It’s a “disastrous mess,” says Philadelphia’s mayor of the seven-car Northeast Regional 188 that toppled over as it headed from D.C. to New York. Five people were killed in the accident, six were in critical condition and 43 others were injured — and it’s not even clear if all the passengers have yet been evacuated from the site, or that all the cars have been searched for survivors, so the death toll may well rise. The National Transportation Safety Board says it’ll be investigating the incident, which is so far unexplained.
The Presidential Daily Brief
The country is shaking today after another massive temblor — 7.3 in magnitude — rattled underfoot for about 30 seconds. The quake, coming less than three weeks after a devastating 7.8-magnitude one killed 8,000, hit near Mount Everest and sent people into the streets in Kathmandu. It’s hoped that most vulnerable buildings were already felled by the previous disaster, and that today’s quake will prove less deadly. But the U.N. reports that some structures have collapsed. More than 40 people have died, and more than 1,000 were injured, and authorities warn that the death toll is likely to rise.
It’s a good thing, as long as you’re not a business owner left scrambling. More American workers left their jobs in March than anytime since spring of 2008, which means they’re more confident about their worth in the market — and that wages, long stagnant, should rise too. That’s a big deal, since stagnating pay has remained a holdout in the otherwise strong economic recovery. Wages could still take another six to 12 months to move north, but economists are starting to celebrate — as should the rest of us.
The broadband and telecom giant is branching out. Verizon announced today that it’s buying AOL for $4.4 billion, tapping into the mass media corporation’s ad-selling and mobile video technology in a bid to outmaneuver rivals like AT&T and Sprint. The cash deal pegs AOL shares at $50, and CEO Tim Armstrong — who’s staying put — was quick to tell staff via email that “AOL is back” and planning, alongside its new partner, to take on the world.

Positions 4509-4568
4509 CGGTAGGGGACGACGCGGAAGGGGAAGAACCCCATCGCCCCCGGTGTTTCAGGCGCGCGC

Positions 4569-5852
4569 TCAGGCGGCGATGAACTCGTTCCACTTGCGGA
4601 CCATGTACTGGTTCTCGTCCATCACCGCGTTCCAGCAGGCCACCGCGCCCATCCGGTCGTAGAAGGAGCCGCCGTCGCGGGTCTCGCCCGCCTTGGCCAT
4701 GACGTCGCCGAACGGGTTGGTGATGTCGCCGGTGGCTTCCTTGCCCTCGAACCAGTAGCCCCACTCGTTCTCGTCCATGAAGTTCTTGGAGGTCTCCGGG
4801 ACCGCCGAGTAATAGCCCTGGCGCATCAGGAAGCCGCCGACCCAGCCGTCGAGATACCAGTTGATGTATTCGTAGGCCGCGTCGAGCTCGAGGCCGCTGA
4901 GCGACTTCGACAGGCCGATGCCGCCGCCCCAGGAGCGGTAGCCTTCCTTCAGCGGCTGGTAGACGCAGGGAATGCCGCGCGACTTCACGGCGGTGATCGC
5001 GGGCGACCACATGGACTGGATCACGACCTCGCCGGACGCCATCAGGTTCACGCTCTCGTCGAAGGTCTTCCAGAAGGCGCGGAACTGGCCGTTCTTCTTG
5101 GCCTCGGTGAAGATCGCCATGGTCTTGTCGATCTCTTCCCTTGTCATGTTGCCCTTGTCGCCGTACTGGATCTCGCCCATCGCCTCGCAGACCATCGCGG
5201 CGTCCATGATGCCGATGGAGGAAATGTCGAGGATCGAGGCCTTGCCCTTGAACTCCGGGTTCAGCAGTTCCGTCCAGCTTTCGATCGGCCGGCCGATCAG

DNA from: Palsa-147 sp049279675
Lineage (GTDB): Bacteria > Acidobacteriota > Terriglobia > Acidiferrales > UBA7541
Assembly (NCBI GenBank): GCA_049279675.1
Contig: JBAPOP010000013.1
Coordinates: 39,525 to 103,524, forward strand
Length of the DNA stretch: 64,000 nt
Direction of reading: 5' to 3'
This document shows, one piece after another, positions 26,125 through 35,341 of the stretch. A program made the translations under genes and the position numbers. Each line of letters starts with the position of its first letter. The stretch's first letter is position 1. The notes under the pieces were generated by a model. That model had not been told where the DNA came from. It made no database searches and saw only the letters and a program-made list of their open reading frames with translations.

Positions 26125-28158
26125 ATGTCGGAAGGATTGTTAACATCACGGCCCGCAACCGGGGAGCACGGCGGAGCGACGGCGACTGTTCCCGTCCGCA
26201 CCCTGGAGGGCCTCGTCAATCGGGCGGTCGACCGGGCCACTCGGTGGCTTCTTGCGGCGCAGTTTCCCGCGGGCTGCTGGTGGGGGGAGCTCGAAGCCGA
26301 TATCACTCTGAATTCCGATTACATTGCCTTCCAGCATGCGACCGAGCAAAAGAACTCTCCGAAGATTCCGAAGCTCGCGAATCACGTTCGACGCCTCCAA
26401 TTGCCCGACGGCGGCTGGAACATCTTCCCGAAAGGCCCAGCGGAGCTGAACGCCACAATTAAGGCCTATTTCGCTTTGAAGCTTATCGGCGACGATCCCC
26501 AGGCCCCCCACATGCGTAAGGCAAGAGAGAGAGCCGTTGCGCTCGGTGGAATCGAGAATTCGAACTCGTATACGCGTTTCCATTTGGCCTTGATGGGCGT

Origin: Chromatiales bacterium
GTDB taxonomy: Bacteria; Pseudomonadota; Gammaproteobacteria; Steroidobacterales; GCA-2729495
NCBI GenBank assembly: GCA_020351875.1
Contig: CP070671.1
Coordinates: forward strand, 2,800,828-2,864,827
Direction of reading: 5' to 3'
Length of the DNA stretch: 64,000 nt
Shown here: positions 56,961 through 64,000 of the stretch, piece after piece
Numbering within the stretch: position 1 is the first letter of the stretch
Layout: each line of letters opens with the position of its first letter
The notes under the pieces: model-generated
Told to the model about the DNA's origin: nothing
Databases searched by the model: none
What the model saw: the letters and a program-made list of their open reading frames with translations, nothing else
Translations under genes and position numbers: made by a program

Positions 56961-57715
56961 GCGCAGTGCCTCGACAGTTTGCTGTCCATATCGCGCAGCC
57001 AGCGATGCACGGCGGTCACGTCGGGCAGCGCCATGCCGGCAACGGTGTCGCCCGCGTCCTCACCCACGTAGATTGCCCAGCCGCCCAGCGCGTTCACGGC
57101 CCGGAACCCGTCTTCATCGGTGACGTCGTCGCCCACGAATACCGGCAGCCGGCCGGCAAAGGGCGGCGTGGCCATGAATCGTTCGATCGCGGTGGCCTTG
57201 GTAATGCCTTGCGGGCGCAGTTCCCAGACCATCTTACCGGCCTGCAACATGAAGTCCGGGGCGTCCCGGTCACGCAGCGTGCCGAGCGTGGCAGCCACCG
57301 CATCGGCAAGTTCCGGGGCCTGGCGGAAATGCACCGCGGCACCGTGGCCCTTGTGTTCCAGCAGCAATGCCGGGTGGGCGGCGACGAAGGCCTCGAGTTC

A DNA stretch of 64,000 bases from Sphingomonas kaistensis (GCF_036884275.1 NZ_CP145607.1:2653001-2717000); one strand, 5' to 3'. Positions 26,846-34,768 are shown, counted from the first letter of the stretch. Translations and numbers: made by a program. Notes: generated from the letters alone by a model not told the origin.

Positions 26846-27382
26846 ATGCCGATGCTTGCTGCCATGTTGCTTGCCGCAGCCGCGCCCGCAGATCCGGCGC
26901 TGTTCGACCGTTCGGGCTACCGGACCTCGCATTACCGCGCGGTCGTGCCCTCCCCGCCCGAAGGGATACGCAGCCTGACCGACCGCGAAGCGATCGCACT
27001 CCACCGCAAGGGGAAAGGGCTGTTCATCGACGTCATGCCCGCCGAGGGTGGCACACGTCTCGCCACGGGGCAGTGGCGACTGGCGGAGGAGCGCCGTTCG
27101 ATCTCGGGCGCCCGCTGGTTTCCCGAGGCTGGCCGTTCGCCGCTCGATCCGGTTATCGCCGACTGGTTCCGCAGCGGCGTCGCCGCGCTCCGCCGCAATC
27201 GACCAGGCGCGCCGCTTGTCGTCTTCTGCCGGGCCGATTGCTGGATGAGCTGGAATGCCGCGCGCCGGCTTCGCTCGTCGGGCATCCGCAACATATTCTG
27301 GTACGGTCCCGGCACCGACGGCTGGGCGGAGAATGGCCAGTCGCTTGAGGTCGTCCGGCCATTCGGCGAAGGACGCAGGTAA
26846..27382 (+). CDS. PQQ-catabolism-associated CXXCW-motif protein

They’ve turned up seven bodies so far behind a shopping center not far from Hartford. Cops are calling it the deadliest case in the state since Michael Ross killed eight women in the 1980s. The remains of four women were discovered by cadaver-sniffing dogs, after three others surfaced in the same area in 2007. Police have a suspect, William Devin Howell — he’s been in jail for a decade for another woman’s murder. Meanwhile they’re working to ID the remains for more clues — and closure for the families.
Being an atheist writer is proving deadly. Ananta Bijoy Das, a secular blogger, was reportedly hacked to death by machete-wielding masked men — presumed Islamist militants — this morning in Sylhet, Bangladesh. Today’s victim, the third this year, wrote for Mukto-Mona, a website formerly moderated by Avijit Roy, a Bangladeshi American who was killed in February. The government has been cracking down on Islamist extremism, but this and similar attacks reflect a rising tide of fanaticism hell-bent on seeing sharia law enforced nationwide.
Europe likes to set trends, but that’s bad news for the U.S. Treasury market. Dismal European performance has jumped the pond and prompted a massive sell-off, pushing American borrowing costs to their highest levels in months. Analysts say bonds were getting too popular and that it’s just a natural progression. But Federal Reserve Chair Janet Yellen warned last week about bond volatility if interest rates were to rise. If they begin to climb, the market may prove even more volatile in the months ahead.